An ‘Identity’ is a term in maths where the left hand side and the right hand side of that specific equation are always the same irrespective of what values you use to verify it. These two identities are (a + b) 2 = a2 + 2ab + b2 and (a – b) 2 = a2 - 2ab + b2. You can use any of these formulae to find the square.
Let us find the square of 52. However, before starting off, let us determine when to use (a + b) 2 and when (a – b) 2. To be concise indetermining this, there is a shortcut. For numbers which end in 1, 2, 3 and 4 it is advisable to use (a + b) 2. For numbers which end in 6, 7, 8 and 9 it is advisable to use (a – b) 2.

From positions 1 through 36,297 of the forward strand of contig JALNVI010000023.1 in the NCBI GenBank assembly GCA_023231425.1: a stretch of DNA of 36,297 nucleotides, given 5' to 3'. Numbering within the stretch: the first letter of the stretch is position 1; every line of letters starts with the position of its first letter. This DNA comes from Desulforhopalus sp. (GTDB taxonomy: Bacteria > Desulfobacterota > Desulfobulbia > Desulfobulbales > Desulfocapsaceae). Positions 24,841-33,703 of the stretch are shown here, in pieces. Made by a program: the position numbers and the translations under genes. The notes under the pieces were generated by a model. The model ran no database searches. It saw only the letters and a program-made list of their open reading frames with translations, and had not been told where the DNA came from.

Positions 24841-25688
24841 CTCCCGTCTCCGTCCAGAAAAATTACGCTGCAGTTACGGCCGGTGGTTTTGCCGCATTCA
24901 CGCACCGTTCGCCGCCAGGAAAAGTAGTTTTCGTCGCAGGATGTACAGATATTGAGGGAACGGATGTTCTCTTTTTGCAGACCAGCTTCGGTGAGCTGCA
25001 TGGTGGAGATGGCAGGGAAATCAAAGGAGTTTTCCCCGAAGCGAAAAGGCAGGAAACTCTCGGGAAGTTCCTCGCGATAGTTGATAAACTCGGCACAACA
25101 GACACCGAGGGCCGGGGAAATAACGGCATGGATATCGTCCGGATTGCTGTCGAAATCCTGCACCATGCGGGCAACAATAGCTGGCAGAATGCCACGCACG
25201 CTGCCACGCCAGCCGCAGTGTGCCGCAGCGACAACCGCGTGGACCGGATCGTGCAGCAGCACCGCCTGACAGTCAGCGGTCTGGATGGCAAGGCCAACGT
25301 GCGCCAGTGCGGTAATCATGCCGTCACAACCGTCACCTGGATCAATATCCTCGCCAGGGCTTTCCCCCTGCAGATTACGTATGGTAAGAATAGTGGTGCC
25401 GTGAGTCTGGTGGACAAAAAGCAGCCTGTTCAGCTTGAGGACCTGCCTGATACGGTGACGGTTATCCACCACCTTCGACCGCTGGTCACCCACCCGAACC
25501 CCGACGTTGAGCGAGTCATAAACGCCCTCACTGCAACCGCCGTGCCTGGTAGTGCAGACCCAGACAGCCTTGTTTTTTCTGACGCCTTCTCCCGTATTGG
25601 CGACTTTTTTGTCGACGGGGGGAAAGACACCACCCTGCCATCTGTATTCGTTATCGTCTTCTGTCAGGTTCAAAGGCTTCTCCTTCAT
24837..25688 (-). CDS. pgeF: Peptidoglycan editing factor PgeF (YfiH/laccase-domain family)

Now, coming back to our example of 52, we have to first divide the number into two such numbers whose sum
(50 + 2) 2 = 502 + 2 X 50 X 2 + 22 – this is what we will get as the expansion of the identity. As the mathematics rules tell us, the number with an index is always solved first. So, 2500 (the square of 50) and 4 (the square of 2) will be the first two results.
The result of 2 X 50 X 2 will be (should be) solved in the third step, which is 200. In the next step, add 2500, 200 and 4. The result you get will be 2704. So, that is the square of 52.
Using this formula, which is in fact an identity, you can find the square of any number. I hope, this illustration is sufficient for you to figure out how to find the square of any number with this formula.
With this, you will get an idea of how you can use (a – b) 2. With a little logic and common sense, you can easily use (a – b) 2 as well.